Grutter vs. Bollinger and Gratz vs. Bollinger

Grutter vs Bollinger

This case is the first case in the new millennia that he Supreme Court hears about affirmative action in education. The last time was more than twenty five years ago in the “Regents of the University of California vs Bakke” decision.

The story goes that in 1996,Barbara Grutter, a white resident of Michigan was rejected admission by the University of Michigan Law School. She filed suit in December 1997. Her claim was that she was rejected because the Law School used race as principal factor for admission, giving applicants of underrepresented minority greater chance of admission than other race applicants. In March 2001, U.S. District Court ruled that the admissions policies were unconstitutional because they “clearly consider” race and are “practically indistinguishable from a quota system.” In May 2002, the Sixth Circuit Court of Appeals reversed the decision, citing the Bakke decision and allowing the use of race to further the “compelling interest” of diversity (Devins, 2003: 347). So the case went to the Supreme Court. By a majority vote of 5-4 the Supreme Court authored by Justice Sandra Day O’Connor, held that the United States Constitution “does not prohibit the law school’s narrowly tailored use of race in admissions decisions to further a compelling interest in obtaining the educational benefits that flow from a diverse student body” (Levy & Mellor, 2008; 198). But it was added by the majority opinion of the court that “25 years from now, the use of racial preferences will no longer be necessary to further the interest approved today” (Devins, 2003: 348). By doing this the Supreme Court has appraised governmental policies of enhancing racial diversity within public institutions. As long as it is tailored carefully and narrowly, for the Court it is constitutional.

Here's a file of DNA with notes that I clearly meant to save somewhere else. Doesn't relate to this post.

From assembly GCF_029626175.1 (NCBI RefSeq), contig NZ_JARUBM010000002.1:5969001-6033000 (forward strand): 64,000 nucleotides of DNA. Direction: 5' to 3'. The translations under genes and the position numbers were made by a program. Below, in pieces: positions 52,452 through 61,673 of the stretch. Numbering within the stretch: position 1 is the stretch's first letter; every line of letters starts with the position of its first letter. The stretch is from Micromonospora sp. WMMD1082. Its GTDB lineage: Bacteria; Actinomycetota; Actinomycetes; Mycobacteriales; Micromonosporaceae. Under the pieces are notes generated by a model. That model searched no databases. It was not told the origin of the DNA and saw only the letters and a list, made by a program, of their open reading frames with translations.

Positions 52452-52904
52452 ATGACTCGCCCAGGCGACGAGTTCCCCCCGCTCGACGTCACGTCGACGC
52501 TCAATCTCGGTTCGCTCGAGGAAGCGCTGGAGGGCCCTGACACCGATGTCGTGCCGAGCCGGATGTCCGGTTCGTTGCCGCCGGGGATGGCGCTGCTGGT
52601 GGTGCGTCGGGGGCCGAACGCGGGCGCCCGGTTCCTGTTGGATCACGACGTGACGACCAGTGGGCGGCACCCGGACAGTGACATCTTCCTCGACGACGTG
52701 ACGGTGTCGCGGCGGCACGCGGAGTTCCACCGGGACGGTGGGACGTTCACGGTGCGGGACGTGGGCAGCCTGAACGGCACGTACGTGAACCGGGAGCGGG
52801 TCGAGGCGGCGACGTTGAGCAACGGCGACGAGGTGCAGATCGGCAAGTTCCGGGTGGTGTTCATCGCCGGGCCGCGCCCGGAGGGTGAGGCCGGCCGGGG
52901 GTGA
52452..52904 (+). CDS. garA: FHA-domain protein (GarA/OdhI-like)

Gratz vs Bollinger

This case is very similar to the one described above. Two white applicants, Gratz and Hamacher applied foor entrance at the University of Michigan’s College of Literature, Science, and the Arts. They were both rejected entrance and after being contacted by the Center for Individual Rights they filed a suit in October 1997. Their claim was against the 150-point scale University of Michigan used to rank applicants. 100 points were needed for admission. The problem for them was that the University gave underrepresented ethnic groups, African-Americans, Hispanics, and Native Americans, an automatic 20-point bonus on this scale, and a perfect SAT score was equivalence for 12 points. Like the Grutter case they were heard in District Court, appealed to the Circuit Appeal Court and finally went before the Supreme Court. By majority, the Supreme Court decided that Gratz and Hamacher had standing to seek declaratory and injunctive relief, relying on Northeastern Fla. Chapter, Associated Gen. Contractors of America vs Jacksonville. The decision held that the existence of a discriminatory barrier preventing a petitioner from seeking a benefit on an equal basis sufficed to establish injury, regardless of ultimate ability to obtain the benefit (US Supreme Court 508 U.S. 656). Here the Court made a distinction why it ruled different from the Grutter case. The problem was that having fixed quotas for admission was unconstitutional. This is completely different from having a policy that favors racial diversity. In this case the University of Michigan directly discriminates against certain categories of people. This is considered unlawful by the Supreme Court.

This distinction is made very clear in this ruling.


  1. Devins, Neal (2003). “Explaining Grutter v. Bollinger“. University of Pennsylvania Law Review 152 (1): 347–383.
  2. Levy, Robert. Mellor, William. (2008). “Equal Protection and Racial Preferences”. The Dirty Dozen: How Twelve Supreme Court Cases Radically Expanded Government and Eroded Freedom. New York: Sentinel. pp. 198–214.
  3. The United States Supreme Court. Case 508 U.S. 656.
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